August 4, 2009, 2009
Asia Times

US's $1bn Islamabad Home Is Its Castle

by Syed Saleem Shahzad

ISLAMABAD - The ambitious US$1 billion plan of the United States to expand its presence in Pakistan's capital city of Islamabad underscores Washington's resolve to consolidate its presence in the region, particularly in pursuit of the endgame in the "war on terror". . . .

The fortress-like embassy will eventually accommodate close to 1,000 additional personnel being sent to Islamabad as part of the US administration's decision to significantly raise its profile in the country. The new staffers will augment the current 750-strong American contingent already based in Pakistan; this against a sanctioned strength of 350.

"What appears to be more alarming is that this staff surge will include 350 [US] marines. Additionally, the Americans are pressuring Islamabad to allow the import of hundreds of Dyncorp armored personnel carriers," reported Pakistan's largest English-language daily Dawn.

. . . since the last few months of 2008, the Americans have quietly been working on extending their physical footprint in the country.

During this period, about 300 American officials landed at Tarbella, the brigade headquarters of Pakistan's Special Operation Task Force approximately 20 kilometers from Islamabad. They were officially designated as a "training advisory group", according to documents seen by Asia Times Online.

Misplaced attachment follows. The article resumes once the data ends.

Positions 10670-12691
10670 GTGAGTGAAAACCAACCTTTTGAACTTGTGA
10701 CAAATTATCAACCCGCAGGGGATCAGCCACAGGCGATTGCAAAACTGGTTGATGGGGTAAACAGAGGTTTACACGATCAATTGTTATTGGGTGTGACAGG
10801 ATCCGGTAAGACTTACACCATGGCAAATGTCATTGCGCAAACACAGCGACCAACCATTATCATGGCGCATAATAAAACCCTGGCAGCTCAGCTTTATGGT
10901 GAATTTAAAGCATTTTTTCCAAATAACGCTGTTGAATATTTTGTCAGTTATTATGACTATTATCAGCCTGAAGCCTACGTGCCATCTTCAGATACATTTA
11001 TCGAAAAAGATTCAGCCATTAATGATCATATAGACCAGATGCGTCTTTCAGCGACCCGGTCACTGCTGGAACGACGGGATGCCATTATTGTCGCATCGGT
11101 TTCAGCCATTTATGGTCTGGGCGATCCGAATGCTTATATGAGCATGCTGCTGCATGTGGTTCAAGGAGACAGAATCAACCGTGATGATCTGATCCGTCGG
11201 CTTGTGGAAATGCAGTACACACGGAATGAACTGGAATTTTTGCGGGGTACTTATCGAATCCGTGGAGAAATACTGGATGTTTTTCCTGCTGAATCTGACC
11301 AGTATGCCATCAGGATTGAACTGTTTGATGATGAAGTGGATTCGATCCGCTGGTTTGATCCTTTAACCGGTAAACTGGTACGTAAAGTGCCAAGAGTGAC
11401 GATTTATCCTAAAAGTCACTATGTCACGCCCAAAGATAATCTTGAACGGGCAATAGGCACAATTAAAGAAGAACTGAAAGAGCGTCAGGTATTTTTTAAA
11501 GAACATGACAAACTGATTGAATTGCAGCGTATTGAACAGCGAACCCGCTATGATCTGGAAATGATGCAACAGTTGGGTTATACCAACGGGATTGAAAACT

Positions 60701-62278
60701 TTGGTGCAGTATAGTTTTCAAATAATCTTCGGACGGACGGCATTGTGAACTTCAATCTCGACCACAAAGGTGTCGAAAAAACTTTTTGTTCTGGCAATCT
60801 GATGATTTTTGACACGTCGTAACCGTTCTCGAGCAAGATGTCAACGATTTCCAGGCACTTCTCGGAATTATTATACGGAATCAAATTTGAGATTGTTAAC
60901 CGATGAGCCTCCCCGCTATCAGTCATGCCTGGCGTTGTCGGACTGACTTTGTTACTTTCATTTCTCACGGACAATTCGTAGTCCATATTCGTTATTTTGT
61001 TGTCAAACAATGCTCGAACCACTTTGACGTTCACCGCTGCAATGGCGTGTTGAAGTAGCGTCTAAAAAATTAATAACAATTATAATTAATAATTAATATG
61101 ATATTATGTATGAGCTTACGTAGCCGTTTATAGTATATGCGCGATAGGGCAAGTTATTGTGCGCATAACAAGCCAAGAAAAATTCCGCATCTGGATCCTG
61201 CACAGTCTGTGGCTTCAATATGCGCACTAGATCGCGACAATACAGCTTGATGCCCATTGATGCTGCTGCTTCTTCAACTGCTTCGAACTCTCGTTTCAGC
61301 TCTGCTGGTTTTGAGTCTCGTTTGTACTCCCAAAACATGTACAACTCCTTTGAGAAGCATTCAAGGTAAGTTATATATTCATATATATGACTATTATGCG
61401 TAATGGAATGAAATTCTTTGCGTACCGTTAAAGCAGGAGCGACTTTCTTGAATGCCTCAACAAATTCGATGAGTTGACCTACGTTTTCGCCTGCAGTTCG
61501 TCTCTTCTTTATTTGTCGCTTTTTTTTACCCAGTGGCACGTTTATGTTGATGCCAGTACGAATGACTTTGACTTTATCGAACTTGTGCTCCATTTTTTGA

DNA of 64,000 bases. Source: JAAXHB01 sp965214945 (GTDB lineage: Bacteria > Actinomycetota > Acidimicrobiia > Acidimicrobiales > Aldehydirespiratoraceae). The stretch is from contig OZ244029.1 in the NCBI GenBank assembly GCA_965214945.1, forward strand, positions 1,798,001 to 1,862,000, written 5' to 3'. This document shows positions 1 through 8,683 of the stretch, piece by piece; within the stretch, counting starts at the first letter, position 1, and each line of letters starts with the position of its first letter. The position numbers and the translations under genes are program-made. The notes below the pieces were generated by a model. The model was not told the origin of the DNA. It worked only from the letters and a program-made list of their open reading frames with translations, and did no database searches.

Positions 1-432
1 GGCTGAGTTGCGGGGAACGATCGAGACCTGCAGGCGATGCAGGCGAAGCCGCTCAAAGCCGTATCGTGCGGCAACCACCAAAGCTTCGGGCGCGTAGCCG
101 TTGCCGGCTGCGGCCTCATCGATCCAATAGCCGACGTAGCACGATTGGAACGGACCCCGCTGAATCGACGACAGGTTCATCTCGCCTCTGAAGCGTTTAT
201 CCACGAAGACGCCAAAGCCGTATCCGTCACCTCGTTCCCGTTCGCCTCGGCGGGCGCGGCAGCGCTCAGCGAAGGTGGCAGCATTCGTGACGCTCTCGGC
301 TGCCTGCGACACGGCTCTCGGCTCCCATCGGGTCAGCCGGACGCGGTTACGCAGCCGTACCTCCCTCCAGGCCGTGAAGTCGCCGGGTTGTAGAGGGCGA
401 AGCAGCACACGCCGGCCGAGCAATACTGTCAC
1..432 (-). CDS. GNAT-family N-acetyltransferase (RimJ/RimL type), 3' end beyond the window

Investigations by Asia Times Online indicate that this was no simple training program. According to sources directly handling the project, the US bought a huge plot of land at Tarbella, several square kilometers. Twenty large containers were then sent there. They were handled by the Americans, who did not allow any Pakistani officials to inspect them. Given the size of the containers, sources familiar with such shipments believe they carried special arms and ammunition and even possibly tanks and armored vehicles - and certainly nothing to do with any training program.

These developments at Tarbella and now the bigger facility in the heart of Islamabad are reminiscent of American policy in the Middle East, where the Jordanian capital of Amman was turned into a hub for the US's handling of Iraq, Syria and Palestine. . . .


"Pakistan's Attack on Swat: Fallout From The Energy Wars," The Wisdom Fund, May 7, 2009

"Afghan Leaders Demand Timetable for U.S. Withdrawal," The Wisdom Fund, May 21, 2009

"Energy Wars: The Destabilization of Baluchistan," The Wisdom Fund, July 12, 2009

Kirsty Walker, "Afghan War Could Last 'For Decades'," Daily Mail, August 3, 2009

[ . . . 67 per cent say they oppose US military operations on Pakistani soil.--Owen Fay, "US 'biggest' threat, say Pakistanis,", August 9, 2009]

back button